Boys from County Hell (Review): Vampiric ‘Craic’
Irish vampire comedy-horror Boys from County Hell, from writer/director Chris Baugh, brings both the laughs and the scares.
The comedy-horror film often treads a fine line of ensuring both halves of its genre sphere are utilised enough: the scares need to be scary, and the fun needs to be funny. It’s a mish-mash of tones that requires a light touch to make sure they work cohesively, and Chris Baugh’s Boys from County Hell manages to sit firmly balanced between the two.
Six Mile Hill, a town in rural Ireland with an urban legend that intrigued one-time-visitor Bram Stoker. At least, according to local lad Eugene (Jack Rowan), as he leads some unsuspecting tourists to a pile of stones in the middle of a field – supposedly the grave of an ancient bloodsucking creature called Abhartach that inspired Stoker’s Dracula. It’s all a bit of a laugh for him and his friends, in between nights spent drinking at the local pub. But when Eugene and his dad (Nigel O’Neill) start to undertake the building of a bypass through the fields, they awaken something buried there and soon find themselves in a race to protect the town from a bloodthirsty monster keen on revenge.
Vampires are a quintessential staple of horror. Sometimes frightening, sometimes pulpy and camp, they’re a monstrous trope that is used a lot. Boys from County Hell doesn’t reinvent the wheel and is completely aware of that fact, but utilises an old Irish folktale and riffs on existing ‘facts’ – sunshine, stakes through the heart etc. – in a way that feels fresh. It utilises its shocks and gore to great effect, has surprisingly affecting moments of pathos, and is genuinely laugh-out-loud funny. Its tonal shifts don’t feel too jarring, blending well into something that feels consistent and engaging, and at a swift 90 minutes it doesn’t linger too long. The momentum dips occasionally, but even in its slower moments, there is enough humour that it doesn’t drag.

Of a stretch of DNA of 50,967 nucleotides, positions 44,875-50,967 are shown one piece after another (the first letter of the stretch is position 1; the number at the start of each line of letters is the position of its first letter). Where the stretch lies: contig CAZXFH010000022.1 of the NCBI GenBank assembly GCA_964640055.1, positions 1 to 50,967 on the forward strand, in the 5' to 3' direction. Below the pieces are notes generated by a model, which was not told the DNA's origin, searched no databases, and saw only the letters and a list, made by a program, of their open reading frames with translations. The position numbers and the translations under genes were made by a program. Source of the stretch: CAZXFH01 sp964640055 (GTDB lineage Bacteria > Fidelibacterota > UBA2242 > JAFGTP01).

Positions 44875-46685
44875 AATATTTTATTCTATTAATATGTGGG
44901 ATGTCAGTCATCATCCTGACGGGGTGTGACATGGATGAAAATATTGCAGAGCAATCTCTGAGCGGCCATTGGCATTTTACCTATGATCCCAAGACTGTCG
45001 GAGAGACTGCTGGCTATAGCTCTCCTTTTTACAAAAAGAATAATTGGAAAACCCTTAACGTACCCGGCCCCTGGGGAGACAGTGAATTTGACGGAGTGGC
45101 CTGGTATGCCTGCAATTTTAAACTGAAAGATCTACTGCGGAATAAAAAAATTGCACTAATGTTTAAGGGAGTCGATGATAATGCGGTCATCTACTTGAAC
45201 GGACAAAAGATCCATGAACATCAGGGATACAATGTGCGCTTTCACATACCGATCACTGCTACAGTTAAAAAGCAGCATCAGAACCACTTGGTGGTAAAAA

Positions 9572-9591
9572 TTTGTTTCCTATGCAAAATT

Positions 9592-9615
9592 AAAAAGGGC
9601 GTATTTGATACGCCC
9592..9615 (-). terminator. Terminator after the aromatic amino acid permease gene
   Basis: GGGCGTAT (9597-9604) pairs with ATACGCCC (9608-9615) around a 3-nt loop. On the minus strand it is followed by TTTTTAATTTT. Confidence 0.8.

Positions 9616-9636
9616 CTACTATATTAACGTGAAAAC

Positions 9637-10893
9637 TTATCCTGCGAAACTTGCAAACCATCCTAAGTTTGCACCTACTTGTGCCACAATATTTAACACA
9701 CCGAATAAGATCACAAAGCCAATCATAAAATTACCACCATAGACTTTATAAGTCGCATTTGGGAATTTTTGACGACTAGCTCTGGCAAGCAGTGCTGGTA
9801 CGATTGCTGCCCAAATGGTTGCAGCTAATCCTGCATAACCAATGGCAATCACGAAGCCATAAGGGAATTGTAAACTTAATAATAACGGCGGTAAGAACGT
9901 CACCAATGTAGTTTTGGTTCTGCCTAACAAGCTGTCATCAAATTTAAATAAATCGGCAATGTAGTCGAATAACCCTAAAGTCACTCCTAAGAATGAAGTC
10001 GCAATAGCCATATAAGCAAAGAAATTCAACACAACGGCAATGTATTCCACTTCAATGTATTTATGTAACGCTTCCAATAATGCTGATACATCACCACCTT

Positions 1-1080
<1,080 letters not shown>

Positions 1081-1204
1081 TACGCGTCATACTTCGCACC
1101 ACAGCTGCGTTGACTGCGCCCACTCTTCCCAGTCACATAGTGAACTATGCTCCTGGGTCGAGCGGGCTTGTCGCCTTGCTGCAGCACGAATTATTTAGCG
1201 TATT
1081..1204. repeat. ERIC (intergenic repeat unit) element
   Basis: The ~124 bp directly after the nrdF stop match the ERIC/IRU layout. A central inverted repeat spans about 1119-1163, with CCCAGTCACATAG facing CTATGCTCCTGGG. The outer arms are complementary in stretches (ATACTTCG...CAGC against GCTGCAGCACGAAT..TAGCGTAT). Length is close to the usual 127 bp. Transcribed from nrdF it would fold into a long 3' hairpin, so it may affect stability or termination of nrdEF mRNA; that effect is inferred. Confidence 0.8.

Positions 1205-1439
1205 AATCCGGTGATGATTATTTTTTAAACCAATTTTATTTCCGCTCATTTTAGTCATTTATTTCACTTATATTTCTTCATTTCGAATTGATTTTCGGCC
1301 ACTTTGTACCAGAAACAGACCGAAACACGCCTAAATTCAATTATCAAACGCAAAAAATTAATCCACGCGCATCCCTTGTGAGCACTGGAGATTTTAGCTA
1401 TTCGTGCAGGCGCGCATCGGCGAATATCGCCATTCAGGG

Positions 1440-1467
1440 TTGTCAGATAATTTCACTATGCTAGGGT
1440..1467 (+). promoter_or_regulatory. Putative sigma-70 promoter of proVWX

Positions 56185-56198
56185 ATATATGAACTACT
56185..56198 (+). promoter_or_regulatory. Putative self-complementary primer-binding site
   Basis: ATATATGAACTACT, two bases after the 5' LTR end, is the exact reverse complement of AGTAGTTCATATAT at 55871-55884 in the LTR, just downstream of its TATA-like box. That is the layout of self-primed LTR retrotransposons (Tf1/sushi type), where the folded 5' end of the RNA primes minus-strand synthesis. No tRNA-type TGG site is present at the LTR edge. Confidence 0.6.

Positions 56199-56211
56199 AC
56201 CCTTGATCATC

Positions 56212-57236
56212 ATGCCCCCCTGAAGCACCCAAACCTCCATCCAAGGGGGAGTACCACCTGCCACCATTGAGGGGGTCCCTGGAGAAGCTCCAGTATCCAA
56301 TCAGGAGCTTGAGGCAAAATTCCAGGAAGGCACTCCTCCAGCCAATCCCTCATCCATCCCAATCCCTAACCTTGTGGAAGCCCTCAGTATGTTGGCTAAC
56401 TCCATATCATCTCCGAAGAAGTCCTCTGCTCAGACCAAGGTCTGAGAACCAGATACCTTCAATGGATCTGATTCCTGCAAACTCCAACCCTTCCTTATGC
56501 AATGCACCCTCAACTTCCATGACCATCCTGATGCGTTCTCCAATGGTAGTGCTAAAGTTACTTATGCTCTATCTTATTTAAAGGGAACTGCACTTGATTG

The cast are naturalistic and feel authentic; giving off that comfortability that growing up together in such a small town brings. English actor Rowan showcases a passable Irish accent, and gives an impressive comedic performance that doesn’t falter at the film’s more emotional moments. Alongside an impressive group that includes O’Neill, Louisa Harland as Claire, Michael Hough as SP and Fra Fee as Will, they’re a delight to spend time with: deadpan funny, raucous and wonderfully normal. Their realistic incompetence towards this chaotic turn of events is what holds up the lighter moments of the film, while Baugh’s script and direction ensures the horror lands consistently too.
Boys from County Hell is a heck of a lot of fun. Or, as they’d say in Ireland, ‘good craic’. It’s pacey, witty and jump-scarey, with a refreshing take on vampiric lore. Delightfully Irish, and as it’s only his second full-length feature, a sign of impressive things to come from Chris Baugh.
Boys from County Hell was released exclusively on Shudder on April 22, 2021 in the US and Canada, and in U.K. and Irish cinemas by Vertigo Releasing on August 6, 2021. The film is now available to watch on digital and on demand.